New York Magazine in May floated a "kinder, gentler" version: an actual streetfront park, faced by blocks of new townhouses, shorter apartment buildings, and maybe even a school. To make sure Ratner makes his money back, apartment buildings of fifteen to twenty stories could be built opposite the taller structures on Atlantic.

Even though the Assembly bill was killed, the criticism won’t go away. At the 6/15/06 Municipal Arts Society (MAS) forum, former city Planning Commissioner Ron Shiffman expressed doubt that some of the professed advantages--notably the adjacent transit hub--could support the scale of the proposed development. He called the density "extreme."

FCR's back pocket plan

A person with knowledge of the Atlantic Yards project, who asked not to be identified, confirmed that the developer has been girding for such a scenario. The source told me:
There was always a scaled-back model that made considerable concessions to the public's concern and dismay apropos of height and density issues. The model was to be hidden from public view, but would be revealed to the appropriate parties at the appropriate time.

Even as architect Frank Gehry's team created this hidden model, FCR was contemplating an exhibition space to help explain the project, hoping to convince skeptical Brooklynites of its merits. Though Forest City Ratner does operate an invitation-only Atlantic Yards Information Center at the Atlantic Center mall, it has never become a public space, and the display there is more show than dialogue.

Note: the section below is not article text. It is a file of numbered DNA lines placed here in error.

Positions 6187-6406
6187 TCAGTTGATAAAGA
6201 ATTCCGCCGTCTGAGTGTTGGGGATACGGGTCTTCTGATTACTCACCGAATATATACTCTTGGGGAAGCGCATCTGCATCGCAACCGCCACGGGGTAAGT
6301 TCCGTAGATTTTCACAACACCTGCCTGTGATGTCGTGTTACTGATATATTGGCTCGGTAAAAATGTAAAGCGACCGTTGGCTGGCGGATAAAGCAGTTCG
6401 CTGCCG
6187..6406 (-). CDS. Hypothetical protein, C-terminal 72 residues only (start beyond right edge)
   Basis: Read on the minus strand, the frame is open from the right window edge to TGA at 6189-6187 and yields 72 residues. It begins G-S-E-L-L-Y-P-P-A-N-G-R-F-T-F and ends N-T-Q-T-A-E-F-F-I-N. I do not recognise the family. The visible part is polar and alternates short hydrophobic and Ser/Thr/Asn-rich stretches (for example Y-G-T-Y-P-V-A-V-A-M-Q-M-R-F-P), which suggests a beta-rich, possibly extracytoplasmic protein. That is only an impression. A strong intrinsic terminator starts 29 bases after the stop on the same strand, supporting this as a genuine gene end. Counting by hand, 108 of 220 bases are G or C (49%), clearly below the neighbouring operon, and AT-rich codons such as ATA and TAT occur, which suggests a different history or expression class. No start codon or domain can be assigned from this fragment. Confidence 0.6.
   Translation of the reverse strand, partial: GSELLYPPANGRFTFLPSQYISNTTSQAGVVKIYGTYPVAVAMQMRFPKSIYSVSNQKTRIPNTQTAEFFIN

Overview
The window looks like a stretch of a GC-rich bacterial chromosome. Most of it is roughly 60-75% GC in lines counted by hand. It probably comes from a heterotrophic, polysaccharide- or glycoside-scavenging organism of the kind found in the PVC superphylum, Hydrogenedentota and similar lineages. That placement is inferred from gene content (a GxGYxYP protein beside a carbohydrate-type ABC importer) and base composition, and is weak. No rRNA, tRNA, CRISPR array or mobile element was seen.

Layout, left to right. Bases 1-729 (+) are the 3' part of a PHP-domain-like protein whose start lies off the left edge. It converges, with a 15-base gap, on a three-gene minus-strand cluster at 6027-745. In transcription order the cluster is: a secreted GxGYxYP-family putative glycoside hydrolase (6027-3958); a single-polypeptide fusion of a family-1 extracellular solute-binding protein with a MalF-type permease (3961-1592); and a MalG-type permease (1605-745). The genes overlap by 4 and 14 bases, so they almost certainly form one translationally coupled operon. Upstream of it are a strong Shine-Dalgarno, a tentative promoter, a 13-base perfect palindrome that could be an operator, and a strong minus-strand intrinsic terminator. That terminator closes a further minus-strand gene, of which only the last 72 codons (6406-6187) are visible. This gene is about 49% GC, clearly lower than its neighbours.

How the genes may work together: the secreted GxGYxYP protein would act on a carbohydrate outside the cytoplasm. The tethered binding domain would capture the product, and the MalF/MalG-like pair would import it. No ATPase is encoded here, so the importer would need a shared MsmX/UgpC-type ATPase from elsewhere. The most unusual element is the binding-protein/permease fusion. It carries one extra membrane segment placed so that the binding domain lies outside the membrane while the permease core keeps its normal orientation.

The source said that the hidden, scaled-down model was to be produced only for "significant players"--a tactic that contradicted the intent of the proposed exhibition.

I asked FCR executive Jim Stuckey after the hearing on Aug. 23 if the developer had a scaled-down model. My question was general--I didn't mention my source's comments--and Stuckey said no.

(I don't like using anonymous sources, but I'll note that the Times quoted an FCR executive anonymously on Tuesday, and the Slatin Report quoted several development experts anonymously, given their concern over FCR's reach.)

Justifying the size

So far Forest City Ratner has claimed that the location near the transit hub and the rezoning of nearby Downtown Brooklyn are justifications for the size of the project. (At right, current square footage estimates from the Empire State Development Corporation's General Project Plan. Click on all documents to enlarge.)

Brooklyn Borough President Marty Markowitz and ACORN's Bertha Lewis have justified the scale because of the inclusion of affordable housing. But all explanations run up against the "extreme density" issue. But neither the cost nor the subsidized housing should justify overdevelopment that, for example, provides much too little open space for the population.

A more rational planning process might have led the city and state to invest in infrastructure up front, then put the site out to bid, as has been proposed for the Hudson Yards in Manhattan.

Smaller building plans?